It's been a recent realization that everything I've thought of as "bad" emotion or a personal flaw in thinking, might actually be a super hero power that I lack instructions on how to use properly.
The idea of a caped crusader not knowing how to use their powers isn't new. And every one of the Guardians of the Galaxy has their own kryptonite and personal failings. None of us are alone in that.
They even produced an entire TV series featuring Ralph, a teacher, who receives a super hero suit complete with cape. Leaving the alien encounter with the box with the suit inside, the instruction book falls to the ground. Ralph then has to figure out the suit all on his own. I especially like one scene where a boy sees him trying to fly and tells him he's not doing it right. "Ya gotta take three steps and put your arms out." It works and Ralph becomes the Greatest American Hero.
We wont be as lucky as Ralph to find an observant kid to guide us. Often the lessons take painful experiences repeated over sometimes generations.
Though I wish it had been a better relationship lesson for her own sake, I did learn from my mother how to use my romantic relationship super power. It comes in a variety of flavors, but goes something like this: Don't marry drunks, don't let anyone beat on you and don't look in places where people do the things you don't like. Mom taught me the lesson by repeating this pattern.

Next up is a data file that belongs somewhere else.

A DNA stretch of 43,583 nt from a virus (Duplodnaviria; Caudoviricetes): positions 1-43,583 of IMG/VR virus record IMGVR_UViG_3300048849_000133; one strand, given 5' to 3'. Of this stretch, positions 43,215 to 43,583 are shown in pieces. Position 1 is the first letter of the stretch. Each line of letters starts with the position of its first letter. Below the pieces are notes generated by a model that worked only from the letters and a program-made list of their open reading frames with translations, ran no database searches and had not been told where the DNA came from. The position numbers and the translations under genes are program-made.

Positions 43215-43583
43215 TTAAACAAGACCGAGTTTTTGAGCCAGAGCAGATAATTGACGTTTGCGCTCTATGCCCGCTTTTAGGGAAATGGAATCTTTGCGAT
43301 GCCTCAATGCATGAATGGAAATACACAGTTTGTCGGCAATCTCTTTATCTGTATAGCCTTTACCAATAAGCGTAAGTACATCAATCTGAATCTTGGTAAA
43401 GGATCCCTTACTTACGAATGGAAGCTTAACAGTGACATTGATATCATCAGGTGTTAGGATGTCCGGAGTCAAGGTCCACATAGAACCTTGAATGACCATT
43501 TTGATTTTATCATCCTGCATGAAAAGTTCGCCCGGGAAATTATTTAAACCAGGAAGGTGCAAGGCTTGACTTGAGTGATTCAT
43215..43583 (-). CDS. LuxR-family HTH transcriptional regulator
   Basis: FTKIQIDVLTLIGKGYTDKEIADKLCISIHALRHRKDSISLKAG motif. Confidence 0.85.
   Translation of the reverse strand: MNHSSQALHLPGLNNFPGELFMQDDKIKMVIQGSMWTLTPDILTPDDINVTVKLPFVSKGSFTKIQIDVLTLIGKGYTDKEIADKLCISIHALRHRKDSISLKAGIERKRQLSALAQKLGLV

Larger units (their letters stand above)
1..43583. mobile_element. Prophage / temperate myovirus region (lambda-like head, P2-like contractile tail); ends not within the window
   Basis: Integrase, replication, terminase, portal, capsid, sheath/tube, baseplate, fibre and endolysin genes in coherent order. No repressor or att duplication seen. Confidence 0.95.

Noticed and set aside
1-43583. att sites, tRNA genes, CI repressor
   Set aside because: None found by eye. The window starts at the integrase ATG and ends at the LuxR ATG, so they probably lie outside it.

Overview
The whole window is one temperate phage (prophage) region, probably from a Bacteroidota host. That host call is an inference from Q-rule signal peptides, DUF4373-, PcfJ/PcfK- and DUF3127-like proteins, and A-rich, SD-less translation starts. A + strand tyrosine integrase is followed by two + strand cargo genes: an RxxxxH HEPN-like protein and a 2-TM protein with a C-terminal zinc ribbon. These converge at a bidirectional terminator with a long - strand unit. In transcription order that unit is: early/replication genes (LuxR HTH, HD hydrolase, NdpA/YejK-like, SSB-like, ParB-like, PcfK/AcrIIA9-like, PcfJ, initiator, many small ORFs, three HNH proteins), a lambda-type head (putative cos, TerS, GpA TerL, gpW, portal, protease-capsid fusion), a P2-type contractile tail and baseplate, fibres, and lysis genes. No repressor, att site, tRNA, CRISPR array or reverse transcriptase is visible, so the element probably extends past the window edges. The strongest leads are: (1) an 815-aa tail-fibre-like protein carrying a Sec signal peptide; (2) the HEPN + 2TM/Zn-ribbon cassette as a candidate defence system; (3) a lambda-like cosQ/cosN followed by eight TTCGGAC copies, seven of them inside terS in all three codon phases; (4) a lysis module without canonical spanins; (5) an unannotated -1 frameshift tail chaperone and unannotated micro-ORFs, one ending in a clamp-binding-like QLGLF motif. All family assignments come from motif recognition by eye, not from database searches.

I guess my mother is a great example of a person who never realized her own personal abilities. I'm grateful, I wish she had taught me more so I didn't have to figure a few things on my own. Like I knew to avoid abusive drunks, but it never occurred to me that there were sober assholes out there. That would have been useful information. I'm doubtful she knew that.
So some flaws are fairly easy to see as a power. They even make comic books out of some of them. The Incredible Hulk gets angry and though he ruins his clothes and smashes random things, he usually helps others with his rage.
I feel feelings of my own anger let me know something around me is wrong. Now that wrongness may or may not be solvable, but it's rarely random or arbitrary.
I count my general sense of emotion as one of my super hero powers. That ability to see, emulate and respond to others saved my life. Growing up with erratic caregivers means THEIR emotional state can make my life hellish. I learned to read them enough to avoid them when they were dealing with their own wounds. Such powers are not always effective, but they can be embraced for what they can do.
Take your biggest flaw, the thing that you are afraid people will find out about you. The one that when someone points it out you apologize for. Could it be an untapped ability?
Is there a chance that it exists for a reason and you just haven't figured it out as yet? Think on it, get back to me. I'm going to get a copy of the Greatest American Hero series and have a look at how Ralph sorted his awesomeness.